However, when you are moving to a connected business model providing solutions (connected systems / Outcome-based services), you need to introduce new ways of working with a different go-to-market mindset. No longer linear, but iterative.

A McKinsey concept, I have been promoting several times, illustrates a potential path – note the article was not written with a PLM mindset but in a business mindset.

What about Configuration Management?

The different datasets defining a solution also challenge traditional configuration management processes. Configuration Management (CM) is well established in the aerospace & defense industry. In theory, proper configuration management should be the target of every industry to guarantee an appropriate performance, reduced risk and cost of fixing issues.

The challenge, however, is that configuration management processes are not designed to manage systems or solutions, where dynamic updates can be applied whether or not done by the customer.

This is a topic to solve for the modern Connected Car (system) or Connected Car Sharing (solution)

For that reason, I am inquisitive to learn more from Martijn Dullaart’s presentation at the upcoming PLM Roadmap/PDT conference. The title of his session: The next disruption please …

In his abstract for this session, Martijn writes:

From Paper to Digital Files brought many benefits but did not fundamentally impact how Configuration Management was and still is done. The process to go digital was accelerated because of the Covid-19 Pandemic. Forced to work remotely was the disruption that was needed to push everyone to go digital. But a bigger disruption to CM has already arrived. Going model-based will require us to reexamine why we need CM and how to apply it in a model-based environment. Where, from a Configuration Management perspective, a digital file still in many ways behaves like a paper document, a model is something different. What is the deliverable? How do you manage change in models? How do you manage ownership? How should CM adopt MBx, and what requirements to support CM should be considered in the successful implementation of MBx? It’s time to start unraveling these questions in search of answers.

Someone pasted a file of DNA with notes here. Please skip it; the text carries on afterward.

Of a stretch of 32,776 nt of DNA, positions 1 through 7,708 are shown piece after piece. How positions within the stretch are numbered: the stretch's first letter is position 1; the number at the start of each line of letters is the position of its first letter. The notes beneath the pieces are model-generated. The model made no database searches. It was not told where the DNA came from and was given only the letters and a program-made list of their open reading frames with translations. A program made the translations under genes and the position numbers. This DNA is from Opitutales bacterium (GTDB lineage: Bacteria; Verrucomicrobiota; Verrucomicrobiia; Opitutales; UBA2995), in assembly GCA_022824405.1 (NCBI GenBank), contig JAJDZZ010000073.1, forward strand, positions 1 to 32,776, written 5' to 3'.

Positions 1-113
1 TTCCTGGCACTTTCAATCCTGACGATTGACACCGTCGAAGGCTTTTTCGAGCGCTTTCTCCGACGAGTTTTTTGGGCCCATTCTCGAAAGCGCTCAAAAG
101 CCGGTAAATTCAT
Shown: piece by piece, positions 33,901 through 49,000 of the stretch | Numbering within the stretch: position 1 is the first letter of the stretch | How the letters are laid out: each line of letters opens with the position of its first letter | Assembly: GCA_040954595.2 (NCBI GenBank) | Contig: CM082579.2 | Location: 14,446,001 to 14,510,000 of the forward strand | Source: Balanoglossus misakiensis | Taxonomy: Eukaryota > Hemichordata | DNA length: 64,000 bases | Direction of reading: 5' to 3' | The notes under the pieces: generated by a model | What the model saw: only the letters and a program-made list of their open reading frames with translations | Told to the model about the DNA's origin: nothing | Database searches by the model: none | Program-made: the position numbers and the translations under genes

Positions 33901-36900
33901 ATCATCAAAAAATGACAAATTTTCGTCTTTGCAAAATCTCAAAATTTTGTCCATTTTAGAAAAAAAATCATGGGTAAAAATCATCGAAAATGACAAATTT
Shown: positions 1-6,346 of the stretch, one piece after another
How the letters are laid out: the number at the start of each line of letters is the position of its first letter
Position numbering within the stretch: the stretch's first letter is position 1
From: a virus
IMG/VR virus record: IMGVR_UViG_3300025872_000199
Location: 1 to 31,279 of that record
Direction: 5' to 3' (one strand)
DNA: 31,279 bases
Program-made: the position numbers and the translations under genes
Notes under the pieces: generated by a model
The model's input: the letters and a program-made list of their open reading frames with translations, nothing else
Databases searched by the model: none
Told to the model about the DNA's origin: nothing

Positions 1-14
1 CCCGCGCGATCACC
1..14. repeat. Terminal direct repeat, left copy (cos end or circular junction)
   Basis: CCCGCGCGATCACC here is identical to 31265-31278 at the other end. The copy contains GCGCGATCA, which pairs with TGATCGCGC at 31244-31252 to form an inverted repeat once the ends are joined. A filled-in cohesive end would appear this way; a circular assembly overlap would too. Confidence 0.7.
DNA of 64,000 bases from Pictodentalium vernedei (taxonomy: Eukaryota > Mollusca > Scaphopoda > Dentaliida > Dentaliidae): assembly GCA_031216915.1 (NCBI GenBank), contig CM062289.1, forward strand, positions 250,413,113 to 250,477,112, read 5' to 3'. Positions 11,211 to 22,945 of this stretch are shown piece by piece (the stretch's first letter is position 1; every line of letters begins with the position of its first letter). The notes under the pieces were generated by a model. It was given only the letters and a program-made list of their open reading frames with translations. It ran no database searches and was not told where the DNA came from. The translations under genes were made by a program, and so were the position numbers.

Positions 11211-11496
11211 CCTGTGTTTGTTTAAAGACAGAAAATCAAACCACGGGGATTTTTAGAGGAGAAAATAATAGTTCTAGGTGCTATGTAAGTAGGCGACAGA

One of the ideas I am currently exploring is that we need a new layer on top of the current configuration management processes extending the validation to software and services. For example, instead of describing every validated configuration, a company might implement the regular configuration management processes for its hardware.

Next, the systems or solutions in the field will report (or validate) their configuration against validation rules. A topic that requires a long discussion and more than this blog post, potentially a full conference.

Therefore I am looking forward to participating in the CIMdata/PDT FALL conference and pick-up the discussions towards a data-driven, model-based future with the attendees.  Besides CM, there are several other topics of great interest for the future. Have a look at the agenda here

 

Conclusion

A data-driven and model-based infrastructure still need to be combined with a coordinated, document-driven infrastructure.  Where the focus will be, depends on your company’s value proposition.

If we discuss hardware products, we should think PLM. When you deliver systems, you should perhaps talk SysML (or SLM). And maybe it is time to define Solution Lifecycle Management as the term for the future.

Please, share your thoughts in the comments.